CRP, similar conservation programs would take hits
Washington — In a move interpreted by some as a sign an updated federal Farm Bill may be on the immediate horizon, the Senate Committee on Agriculture, Nutrition and Forestry unveiled a bill authors say will cut the federal deficit by $23 billion over 10 years.
Of interest to hunters and anglers is the belief that conservation program cuts would be $6.4 billion over that same time period, according to several conservation groups.
The bill passed the committee April 26 on a 16-5 vote.
Little in the latest version of the bill was left off the chopping block. The CRP program, the most prominent of conservation programs (in Title II of the Farm Bill), is recommended to be capped at 25 million acres nationwide. The current cap is 32 million acres, and current enrollment stands at about 32 million. A recent general signup for the program likely will increase total acreage, but contract expirations this September will reduce the program by about 6.5 million acres.
Redlin said the reduction, if approved, would take a “step-down” approach; the new cap wouldn’t be required immediately.
The Conservation Stewardship Program, too, would see a reduction in acreage under the Senate bill.
And, according to the National Sustainable Agriculture Coalition, the Wetlands Reserve Program, the Grasslands Reserve Program, and the Farm and Ranch Lands Protection Program would be combined into a single easement program with two branches – one combining FRPP and GRP, the agricultural lands easement program and the other, a wetlands easement program similar to WRP.
It’s also noteworthy, according to the coalition, that the combined easement program would be “denominated in dollars rather than acres per year” – baseline funding long sought by some conservation groups.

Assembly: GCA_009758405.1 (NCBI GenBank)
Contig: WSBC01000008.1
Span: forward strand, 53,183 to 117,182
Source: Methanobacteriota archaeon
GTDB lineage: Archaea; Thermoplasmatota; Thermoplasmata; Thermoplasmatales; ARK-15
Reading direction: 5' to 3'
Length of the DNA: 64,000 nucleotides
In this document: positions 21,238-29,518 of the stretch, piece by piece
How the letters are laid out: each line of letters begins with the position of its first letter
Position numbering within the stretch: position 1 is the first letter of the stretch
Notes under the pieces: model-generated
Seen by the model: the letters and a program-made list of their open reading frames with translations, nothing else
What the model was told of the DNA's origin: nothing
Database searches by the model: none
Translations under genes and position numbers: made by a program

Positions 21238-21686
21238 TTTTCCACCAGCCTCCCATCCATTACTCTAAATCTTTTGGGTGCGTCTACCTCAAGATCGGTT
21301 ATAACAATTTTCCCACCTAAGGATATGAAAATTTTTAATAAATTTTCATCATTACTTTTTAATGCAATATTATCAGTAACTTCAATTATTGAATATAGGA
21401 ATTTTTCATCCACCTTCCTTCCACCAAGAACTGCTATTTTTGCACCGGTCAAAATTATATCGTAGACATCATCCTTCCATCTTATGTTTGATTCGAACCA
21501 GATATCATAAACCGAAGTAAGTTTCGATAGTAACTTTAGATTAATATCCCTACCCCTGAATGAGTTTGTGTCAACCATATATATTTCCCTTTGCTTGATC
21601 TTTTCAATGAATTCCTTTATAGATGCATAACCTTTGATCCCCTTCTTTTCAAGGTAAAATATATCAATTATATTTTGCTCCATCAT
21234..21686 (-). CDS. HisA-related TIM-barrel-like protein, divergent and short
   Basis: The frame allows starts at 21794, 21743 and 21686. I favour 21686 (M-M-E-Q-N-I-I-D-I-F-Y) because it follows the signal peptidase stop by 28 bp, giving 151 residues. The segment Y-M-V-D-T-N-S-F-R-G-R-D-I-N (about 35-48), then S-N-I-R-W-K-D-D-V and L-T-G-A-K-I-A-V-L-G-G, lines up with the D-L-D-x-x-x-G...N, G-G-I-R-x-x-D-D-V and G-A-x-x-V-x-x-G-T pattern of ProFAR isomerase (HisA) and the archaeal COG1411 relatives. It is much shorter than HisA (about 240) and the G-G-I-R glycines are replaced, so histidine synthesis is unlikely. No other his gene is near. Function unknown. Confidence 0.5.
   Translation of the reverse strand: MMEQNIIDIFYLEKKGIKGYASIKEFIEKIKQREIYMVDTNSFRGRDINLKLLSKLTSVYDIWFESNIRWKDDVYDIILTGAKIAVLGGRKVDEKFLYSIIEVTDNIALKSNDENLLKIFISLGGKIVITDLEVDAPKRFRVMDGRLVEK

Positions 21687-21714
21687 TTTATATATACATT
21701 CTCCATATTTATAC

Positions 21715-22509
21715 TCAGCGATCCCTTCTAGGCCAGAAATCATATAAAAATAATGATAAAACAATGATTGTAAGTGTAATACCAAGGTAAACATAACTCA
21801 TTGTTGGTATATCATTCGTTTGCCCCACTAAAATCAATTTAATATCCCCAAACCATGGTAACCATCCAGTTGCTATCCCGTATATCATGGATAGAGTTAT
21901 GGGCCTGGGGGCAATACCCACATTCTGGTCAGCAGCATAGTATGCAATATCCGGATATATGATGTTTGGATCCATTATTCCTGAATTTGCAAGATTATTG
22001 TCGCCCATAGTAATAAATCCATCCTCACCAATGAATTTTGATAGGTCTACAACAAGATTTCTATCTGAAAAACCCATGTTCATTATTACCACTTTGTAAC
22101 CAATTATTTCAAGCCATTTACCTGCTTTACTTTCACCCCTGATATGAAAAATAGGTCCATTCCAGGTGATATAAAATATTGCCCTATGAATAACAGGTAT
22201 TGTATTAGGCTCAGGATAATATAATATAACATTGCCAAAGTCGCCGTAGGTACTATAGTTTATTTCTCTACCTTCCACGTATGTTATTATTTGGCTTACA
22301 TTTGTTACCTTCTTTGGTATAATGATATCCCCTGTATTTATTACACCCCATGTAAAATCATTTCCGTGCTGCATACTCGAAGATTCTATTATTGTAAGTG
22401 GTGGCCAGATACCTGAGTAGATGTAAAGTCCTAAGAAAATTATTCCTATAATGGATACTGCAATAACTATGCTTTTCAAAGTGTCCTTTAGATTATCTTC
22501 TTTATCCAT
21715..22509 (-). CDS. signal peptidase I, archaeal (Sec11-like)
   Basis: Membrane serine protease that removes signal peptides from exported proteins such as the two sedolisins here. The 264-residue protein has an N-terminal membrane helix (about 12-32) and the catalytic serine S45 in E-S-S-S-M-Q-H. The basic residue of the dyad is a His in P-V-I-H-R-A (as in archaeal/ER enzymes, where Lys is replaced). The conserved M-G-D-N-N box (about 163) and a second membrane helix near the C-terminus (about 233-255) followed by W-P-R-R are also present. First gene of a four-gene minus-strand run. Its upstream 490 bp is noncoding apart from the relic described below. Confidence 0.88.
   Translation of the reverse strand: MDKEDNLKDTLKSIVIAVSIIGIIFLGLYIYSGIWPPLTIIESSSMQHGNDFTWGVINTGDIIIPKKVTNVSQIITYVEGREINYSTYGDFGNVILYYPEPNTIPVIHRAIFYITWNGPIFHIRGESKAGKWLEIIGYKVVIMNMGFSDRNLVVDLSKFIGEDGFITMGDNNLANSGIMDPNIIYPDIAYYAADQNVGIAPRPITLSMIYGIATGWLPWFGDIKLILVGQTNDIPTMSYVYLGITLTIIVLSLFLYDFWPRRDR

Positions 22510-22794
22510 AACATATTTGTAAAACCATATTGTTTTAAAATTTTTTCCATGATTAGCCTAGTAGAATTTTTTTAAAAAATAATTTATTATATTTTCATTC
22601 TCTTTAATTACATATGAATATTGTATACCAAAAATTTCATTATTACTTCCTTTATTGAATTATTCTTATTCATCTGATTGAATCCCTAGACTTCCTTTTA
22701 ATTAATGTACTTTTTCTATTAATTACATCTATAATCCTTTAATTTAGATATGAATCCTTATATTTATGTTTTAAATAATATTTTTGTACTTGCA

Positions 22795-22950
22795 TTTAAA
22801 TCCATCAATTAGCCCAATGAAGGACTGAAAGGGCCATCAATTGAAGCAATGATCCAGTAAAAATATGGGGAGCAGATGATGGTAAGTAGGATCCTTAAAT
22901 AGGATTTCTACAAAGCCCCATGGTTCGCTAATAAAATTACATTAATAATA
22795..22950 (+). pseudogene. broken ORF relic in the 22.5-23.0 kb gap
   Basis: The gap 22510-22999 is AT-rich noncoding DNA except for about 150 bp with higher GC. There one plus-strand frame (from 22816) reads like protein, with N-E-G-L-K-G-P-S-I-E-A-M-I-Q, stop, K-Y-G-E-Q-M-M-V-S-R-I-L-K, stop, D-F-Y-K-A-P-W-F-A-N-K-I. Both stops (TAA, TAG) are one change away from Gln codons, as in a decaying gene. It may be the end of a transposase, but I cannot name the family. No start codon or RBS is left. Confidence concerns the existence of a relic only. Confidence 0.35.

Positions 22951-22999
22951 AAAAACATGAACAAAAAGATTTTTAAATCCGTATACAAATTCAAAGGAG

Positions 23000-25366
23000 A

According to the NSAC, the program would be provided with $3.2 billion over the next 10 years, and the funding is considered permanent rather than temporary.
“This is a significant improvement, though the flip side is that the overall funding levels for all three underlying programs will be significantly less than what it has been per year,” according to the NSAC news release.
The debate now begins whether Congress can pass the bill yet this summer; most believe if matters such as the massive Farm Bill aren’t settled by the end of August, the fall elections will put them on hold.
“It is entirely doable that it will happen [new Farm Bill approved] this summer,” according to Brad Redlin, director of agricultural programs for the Izaak Walton League of America. He added that if it doesn’t happen,
Congress likely will need to pass an extension to keep programs within the current bill funded.
Redlin also said that such extensions aren’t uncommon. He said last year’s failed “super committee,” tasked with reducing the federal budget deficit, helped lay the groundwork for the Farm Bill forwarded by the Senate ag committee.
“By and large, [the ag committee bill] tracks pretty darn close [to the super committee recommendation],” he said. “There’s some comfort in not being surprised.”